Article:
After 35 years of dogmatic and determined radio commentary, Alan Jones has signed off from the airwaves on a tender note, saying he hoped his breakfast show had provided “stepping stones” for listeners.
Jones, 79, called time on his 2GB breakfast slot on May 29 before playing his decades-old theme song Gloria by late US singer Laura Branigan.
Broadcasting from his Fitzroy Falls home in the NSW Southern Highlands, Jones dedicated his final program to his “loyal, supportive and sometimes critical” listeners and thanked the producers and technicians.
In his final remarks, the former Wallabies coach quoted US poet Robert Lee Sharpe, saying all people throughout their lives build a “stumbling block or a stepping stone”.
“Therein I think lies the challenge – do we provide for one another stumbling blocks or stepping stones? I hope that over 35 years we provided some stepping stones,” Jones said.
“Together in spirit always, but for now, goodbye.”
Jones this month announced he was retiring on the advice of doctors after decades of early-morning starts to prepare for his three-hour program.
During his final show, he spoke with NSW Police Commissioner Mick Fuller – who thanked him for his support of officers and public safety – as well as Prime Minister Scott Morrison.
“It’s an extraordinary career by any estimation and, beyond that, there’s a broader contribution to public life on so many issues,” Morrison said.
“Enjoy a bit of time off – I’m glad you’re taking the medical experts’ advice.”
NSW Deputy Premier John Barilaro phoned in to tell Jones his support for the regions would not be forgotten and he was “a champion for Team Australia”.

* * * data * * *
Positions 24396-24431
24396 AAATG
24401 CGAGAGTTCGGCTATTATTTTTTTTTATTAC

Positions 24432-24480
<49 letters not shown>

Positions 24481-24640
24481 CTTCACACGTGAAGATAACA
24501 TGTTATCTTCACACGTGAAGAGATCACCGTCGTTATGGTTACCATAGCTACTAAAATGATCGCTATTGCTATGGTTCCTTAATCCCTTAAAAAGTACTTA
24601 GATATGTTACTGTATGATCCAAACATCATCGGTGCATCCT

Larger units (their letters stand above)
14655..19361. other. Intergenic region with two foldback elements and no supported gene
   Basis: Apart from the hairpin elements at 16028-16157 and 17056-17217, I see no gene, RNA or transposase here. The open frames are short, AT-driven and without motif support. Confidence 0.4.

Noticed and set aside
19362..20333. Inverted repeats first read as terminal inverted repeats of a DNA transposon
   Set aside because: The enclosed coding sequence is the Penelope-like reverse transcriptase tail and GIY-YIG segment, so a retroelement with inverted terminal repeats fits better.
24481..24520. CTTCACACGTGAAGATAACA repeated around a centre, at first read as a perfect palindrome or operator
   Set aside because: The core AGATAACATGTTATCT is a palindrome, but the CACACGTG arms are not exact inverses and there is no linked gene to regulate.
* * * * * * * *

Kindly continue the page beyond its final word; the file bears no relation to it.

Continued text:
“What keeps me up at night is that there are people falling through the cracks and if it wasn’t for you, Alan, they would never be identified,” Barilaro said.
Others to call in on Friday included ex-Socceroo Mark Bosnich, former Australia cricket star Matthew Hayden and ex-Canberra apparatchik and Jones’ Sky News TV co-host Peta Credlin, who described the broadcaster as “the ombudsman of life”.
An audio reel of Jones’ most significant radio moments and guests – including each Australian prime minister over the past 35 years, now-US President Donald Trump and entertainers Jane Fonda, Kenny Rogers and Lionel Richie – was also played.
Jones’ radio career began at 2UE in 1985 and moved to 2GB in 2001, where he delivered a record 226 wins in rating surveys and drove the station to No.1 in the Sydney market.
He is expected to continue as a newspaper columnist for News Corp Australia and as an evening TV show alongside Credlin on Sky News.
He’ll be replaced in the 2GB breakfast slot by Ben Fordham.
Fellow 2GB morning presenter Ray Hadley paid tribute to Jones, saying his ratings success would never be equalled.
“You can’t work with someone for 35 years and not have a stink, and I’ll miss the stinks, (but) not as much as I’ll miss the good times,” Hadley said.
Jones outraged many with his attacks on powerful women, including former Labor PM Julia Gillard, Sydney Lord Mayor Clover Moore, Opera House chief executive Louise Herron and, most recently, New Zealand Prime Minister Jacinda Ardern.
Advertisers fled the station after Jones suggested Morrison “shove a sock down her (Ardern’s) throat” over her views on climate change.
Jones and Macquarie in September 2018 were also hit with a record defamation payout of $3.7 million to Queensland’s Wagner family.
Activist group Mad F**king Witches, which pressured advertisers to abandon Jones’ show, on Friday tweeted: “We’ve collectively made the world a slightly better place today … #wesackedalanjones”.